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Call Number UofT @ ankit.sinha @ Serial 45056
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Author Lagendijk, D.D.G.; Thaker, M.; de Boer, W.F.; Page, B.R.; Prins, H.H.T.; Slotow, R.
Title Change in Mesoherbivore Browsing Is Mediated by Elephant and Hillslope Position Type Journal Article
Year 2015 Publication Abbreviated Journal PLoS ONE
Volume 10 Issue 6 Pages (down) e0128340
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Abstract Elephant are considered major drivers of ecosystems, but their effects within small-scale landscape features and on other herbivores still remain unclear. Elephant impact on vegetation has been widely studied in areas where elephant have been present for many years. We therefore examined the combined effect of short-term elephant presence (< 4 years) and hillslope position on tree species assemblages, resource availability, browsing intensity and soil properties. Short-term elephant presence did not affect woody species assemblages, but did affect height distribution, with greater sapling densities in elephant access areas. Overall tree and stem densities were also not affected by elephant. By contrast, slope position affected woody species assemblages, but not height distributions and densities. Variation in species assemblages was statistically best explained by levels of total cations, Zinc, sand and clay. Although elephant and mesoherbivore browsing intensities were unaffected by slope position, we found lower mesoherbivore browsing intensity on crests with high elephant browsing intensity. Thus, elephant appear to indirectly facilitate the survival of saplings, via the displacement of mesoherbivores, providing a window of opportunity for saplings to grow into taller trees. In the short-term, effects of elephant can be minor and in the opposite direction of expectation. In addition, such behavioural displacement promotes recruitment of saplings into larger height classes. The interaction between slope position and elephant effect found here is in contrast with other studies, and illustrates the importance of examining ecosystem complexity as a function of variation in species presence and topography. The absence of a direct effect of elephant on vegetation, but the presence of an effect on mesoherbivore browsing, is relevant for conservation areas especially where both herbivore groups are actively managed.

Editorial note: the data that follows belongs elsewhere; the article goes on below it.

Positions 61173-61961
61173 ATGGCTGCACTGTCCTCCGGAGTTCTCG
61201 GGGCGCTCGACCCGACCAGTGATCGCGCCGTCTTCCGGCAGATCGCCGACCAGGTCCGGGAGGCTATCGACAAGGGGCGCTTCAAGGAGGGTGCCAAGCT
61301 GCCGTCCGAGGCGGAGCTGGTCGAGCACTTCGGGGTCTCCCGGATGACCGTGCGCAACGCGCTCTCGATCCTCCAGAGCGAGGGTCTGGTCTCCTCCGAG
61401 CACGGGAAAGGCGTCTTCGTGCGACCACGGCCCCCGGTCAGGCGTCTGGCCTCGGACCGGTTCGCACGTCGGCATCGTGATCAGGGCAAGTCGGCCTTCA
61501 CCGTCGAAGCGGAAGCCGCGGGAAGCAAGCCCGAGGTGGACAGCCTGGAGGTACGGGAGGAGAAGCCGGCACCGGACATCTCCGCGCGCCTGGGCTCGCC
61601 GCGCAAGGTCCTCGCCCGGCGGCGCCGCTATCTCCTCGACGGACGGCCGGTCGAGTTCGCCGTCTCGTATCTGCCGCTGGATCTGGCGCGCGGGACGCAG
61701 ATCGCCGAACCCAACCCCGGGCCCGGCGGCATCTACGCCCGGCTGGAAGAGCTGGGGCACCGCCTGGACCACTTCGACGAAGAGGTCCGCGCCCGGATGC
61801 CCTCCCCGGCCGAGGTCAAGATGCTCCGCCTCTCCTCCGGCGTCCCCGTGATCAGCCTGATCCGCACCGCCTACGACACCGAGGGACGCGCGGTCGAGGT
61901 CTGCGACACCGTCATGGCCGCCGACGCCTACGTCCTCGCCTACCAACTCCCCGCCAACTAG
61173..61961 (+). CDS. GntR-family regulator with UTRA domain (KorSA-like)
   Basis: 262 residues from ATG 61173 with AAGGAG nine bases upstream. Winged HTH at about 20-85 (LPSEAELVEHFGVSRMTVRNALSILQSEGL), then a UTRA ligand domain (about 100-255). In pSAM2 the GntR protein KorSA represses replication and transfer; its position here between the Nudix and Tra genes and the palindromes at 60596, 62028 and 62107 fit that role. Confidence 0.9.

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Call Number CES @ dilipnaidu.gt @ Serial 43051
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Author Naniwadekar, R.; Shukla, U.; Isvaran, K.; Datta, A.
Title Reduced Hornbill Abundance Associated with Low Seed Arrival and Altered Recruitment in a Hunted and Logged Tropical Forest Type Journal Article